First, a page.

Deputy uses Taser on man on interstate at night, then he’s hit and killed, lawsuit says

After Brent Thompson was told he was under arrest, he sprinted away from Colorado deputies.

He ran toward Interstate 25 in darkness on Feb. 18, 2023, body camera footage from a Larimer County Sheriff’s Office’s deputy shows.

“Stop, or you’re gonna get tased,” the deputy shouts as he chases after Thompson. “Stop!”

Thompson ignores the deputy’s demands, hopping a guardrail and running on the interstate, the footage shows.

The clicking of a Taser can be heard, and Thompson falls to the ground and lies motionless in the middle of the interstate as headlights approach.

The deputy utters expletives before running to safety, the footage shows.

Moments later, Thompson is hit by an SUV.

Less than 30 seconds had passed since a deputy told Thompson he was under arrest.

Now, more than a year after the 28-year-old’s death and 18th Judicial District Attorney Gordon McLaughlin found no criminal wrongdoing on the part of the deputy following an investigation, Thompson’s parents are suing the deputy who deployed the Taser, according to Ciara Anderson, the family’s attorney.

“Running from the police doesn’t justify a death sentence,” Anderson told McClatchy News.

The wrongful death lawsuit, filed in Larimer County District Court on April 16, argues Thompson’s death was “wholly avoidable” and that the deputy’s use of a Taser was “excessive force” that violates state law.

In an emailed statement to McClatchy News, Sheriff John Feyen said the new litigation does not change the sentiments he’s shared publicly “over the last year and a half.”

“While it’s crucial that we continue evaluating and adjusting as situations evolve, we also have to acknowledge that environmental and human factors (like recognition and reaction time) will have an effect,” Feyen said.

Feyen said the district attorney found the deputy’s actions to be “legally justified as he tried to stop Mr. Thompson from endangering innocent motorists.”

“The deputy was forced to make a choice with no easy answer: act and try to stop the suspect, or stand by passively and simply hope no innocent people got hurt,” Feyen said.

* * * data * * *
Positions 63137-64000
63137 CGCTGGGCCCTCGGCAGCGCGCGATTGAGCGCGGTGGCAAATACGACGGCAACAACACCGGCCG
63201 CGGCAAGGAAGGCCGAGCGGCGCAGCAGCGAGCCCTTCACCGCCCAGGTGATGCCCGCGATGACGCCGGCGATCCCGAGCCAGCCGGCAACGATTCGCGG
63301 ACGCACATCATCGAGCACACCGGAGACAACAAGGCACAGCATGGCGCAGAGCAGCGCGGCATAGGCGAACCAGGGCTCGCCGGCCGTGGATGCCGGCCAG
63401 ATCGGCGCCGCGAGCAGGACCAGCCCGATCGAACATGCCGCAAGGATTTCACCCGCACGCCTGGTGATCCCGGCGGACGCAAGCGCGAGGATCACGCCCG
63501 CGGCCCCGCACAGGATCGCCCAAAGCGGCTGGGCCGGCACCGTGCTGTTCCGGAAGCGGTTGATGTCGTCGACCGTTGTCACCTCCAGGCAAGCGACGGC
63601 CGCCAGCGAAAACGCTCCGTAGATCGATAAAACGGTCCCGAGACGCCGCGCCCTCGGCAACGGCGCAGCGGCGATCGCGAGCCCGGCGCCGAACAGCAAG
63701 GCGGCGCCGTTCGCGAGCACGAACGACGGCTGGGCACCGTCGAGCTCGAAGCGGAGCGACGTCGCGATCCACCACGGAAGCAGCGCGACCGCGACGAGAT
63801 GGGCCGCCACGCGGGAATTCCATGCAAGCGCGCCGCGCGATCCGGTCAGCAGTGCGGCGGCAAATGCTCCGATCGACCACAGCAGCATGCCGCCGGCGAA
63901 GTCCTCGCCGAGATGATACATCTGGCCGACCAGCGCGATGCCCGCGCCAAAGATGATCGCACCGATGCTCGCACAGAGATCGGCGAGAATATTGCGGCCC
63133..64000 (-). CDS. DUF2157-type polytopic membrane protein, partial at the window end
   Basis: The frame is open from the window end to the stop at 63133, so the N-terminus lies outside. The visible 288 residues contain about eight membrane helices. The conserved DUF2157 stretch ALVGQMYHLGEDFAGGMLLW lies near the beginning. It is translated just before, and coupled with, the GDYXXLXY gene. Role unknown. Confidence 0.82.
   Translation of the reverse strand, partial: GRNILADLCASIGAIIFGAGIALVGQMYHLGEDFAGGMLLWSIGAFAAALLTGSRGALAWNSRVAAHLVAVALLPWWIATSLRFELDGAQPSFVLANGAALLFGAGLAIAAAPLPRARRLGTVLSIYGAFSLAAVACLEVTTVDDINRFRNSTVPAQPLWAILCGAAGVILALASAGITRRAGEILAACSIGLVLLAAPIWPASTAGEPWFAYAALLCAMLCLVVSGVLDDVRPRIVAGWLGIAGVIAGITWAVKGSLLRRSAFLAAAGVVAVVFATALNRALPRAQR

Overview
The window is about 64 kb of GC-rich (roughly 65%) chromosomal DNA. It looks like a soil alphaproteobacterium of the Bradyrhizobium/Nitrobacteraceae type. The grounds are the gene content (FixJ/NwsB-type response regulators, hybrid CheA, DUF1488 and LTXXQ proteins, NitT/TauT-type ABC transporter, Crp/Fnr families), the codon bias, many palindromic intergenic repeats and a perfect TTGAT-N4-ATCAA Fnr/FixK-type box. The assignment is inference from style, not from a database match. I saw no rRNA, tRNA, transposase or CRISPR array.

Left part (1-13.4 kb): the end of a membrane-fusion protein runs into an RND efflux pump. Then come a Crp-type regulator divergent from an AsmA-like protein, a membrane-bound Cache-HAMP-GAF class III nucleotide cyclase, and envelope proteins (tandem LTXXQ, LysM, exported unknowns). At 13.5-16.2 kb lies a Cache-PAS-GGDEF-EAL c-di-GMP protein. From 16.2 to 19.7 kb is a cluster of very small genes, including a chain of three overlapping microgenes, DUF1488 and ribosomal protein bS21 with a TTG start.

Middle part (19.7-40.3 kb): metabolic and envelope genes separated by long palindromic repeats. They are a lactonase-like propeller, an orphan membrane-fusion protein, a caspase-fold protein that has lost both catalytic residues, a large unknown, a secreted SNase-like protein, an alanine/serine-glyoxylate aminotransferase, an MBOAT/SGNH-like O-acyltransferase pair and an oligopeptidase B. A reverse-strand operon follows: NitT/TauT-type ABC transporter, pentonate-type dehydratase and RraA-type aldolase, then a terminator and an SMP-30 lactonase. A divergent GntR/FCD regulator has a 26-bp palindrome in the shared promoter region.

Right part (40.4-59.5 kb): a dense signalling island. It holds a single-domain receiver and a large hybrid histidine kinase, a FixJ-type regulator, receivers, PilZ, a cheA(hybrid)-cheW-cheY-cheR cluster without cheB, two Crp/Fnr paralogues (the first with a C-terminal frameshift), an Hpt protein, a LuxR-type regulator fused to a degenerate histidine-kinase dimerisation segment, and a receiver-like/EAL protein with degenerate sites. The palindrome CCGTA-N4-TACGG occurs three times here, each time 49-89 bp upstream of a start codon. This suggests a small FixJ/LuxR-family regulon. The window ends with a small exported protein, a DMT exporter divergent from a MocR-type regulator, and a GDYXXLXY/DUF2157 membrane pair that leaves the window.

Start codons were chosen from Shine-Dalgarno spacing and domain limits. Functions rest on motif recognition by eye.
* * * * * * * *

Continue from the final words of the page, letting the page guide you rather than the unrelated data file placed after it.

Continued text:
The incident

Last February, Thompson was pulled over while driving on Interstate 25 in Fort Collins, as the car he was driving had expired registration, the sheriff’s office wrote in a July 2023 Facebook post.

When a deputy asked his name, the lawsuit says Thompson replied “Jacob Jones.”

The deputy returned to his car and determined Thompson’s real name, the lawsuit says.

Again, the deputy approached Thompson while he sat in the car and asked him to step out, the lawsuit says.

Thompson complied as the deputy confronted him about the false name to which he again replied his name was “Jacob Jones,” according to the lawsuit.

The deputy said Thompson was under arrest, but Thompson fled toward the interstate, the lawsuit says.

At this point, “despite knowing where he could find Mr. Thompson and arrest him,” the deputy chased after Thompson, the lawsuit says.

As Thompson fled from deputies, running onto the interstate, the lawsuit says the deputy used a Taser for five seconds.

And seconds later, the lawsuit says, Thompson was struck by an SUV.

“(The deputy) knew or should have known that deploying his taser in the middle of the interstate under these conditions would foreseeably cause death or serious bodily injury to Mr. Thompson,” the lawsuit says.

The deputy then approached Thompson lying in the roadway and handcuffed him before dragging him off the interstate to begin CPR, the lawsuit says.

Thompson ultimately died from blunt force trauma, according to the lawsuit.

“My son ended up dead. Murdered,” Thompson’s father, David Thompson, told the Denver Post. “I never thought I would be a parent saying this. You see it on TV and now, believe it or not, here I am.”

Lawsuit seeks justice, family says

After an investigation, the district attorney cleared the deputy of criminal wrongdoing in July, according to Anderson.

As such, Anderson said Thompson’s family felt the only way to seek justice for their son was through a civil lawsuit.

“The internal affairs investigation and the sheriff’s department have made it very clear that there are two sets of standards applied to police and then the general public,” Anderson said.

Anderson said using a Taser on a person “in the middle of an interstate at night” during a nonviolent encounter “is criminal and reprehensible conduct and has no place in law enforcement.”

Thompson’s mother, Karen Kay Thompson, told the Denver Post after he was pulled over by deputies for an expired license plate and ran, he “ended up with a death warrant.”

“The family wants this to never happen again. No other family should have to suffer the way that they’re suffering,” Anderson said. “They want to send a message to law enforcement everywhere that actions have consequences.”

Thompson’s mother said her son, who was “tidy and artistic,” had a “heart of gold,” the Denver Post reported.

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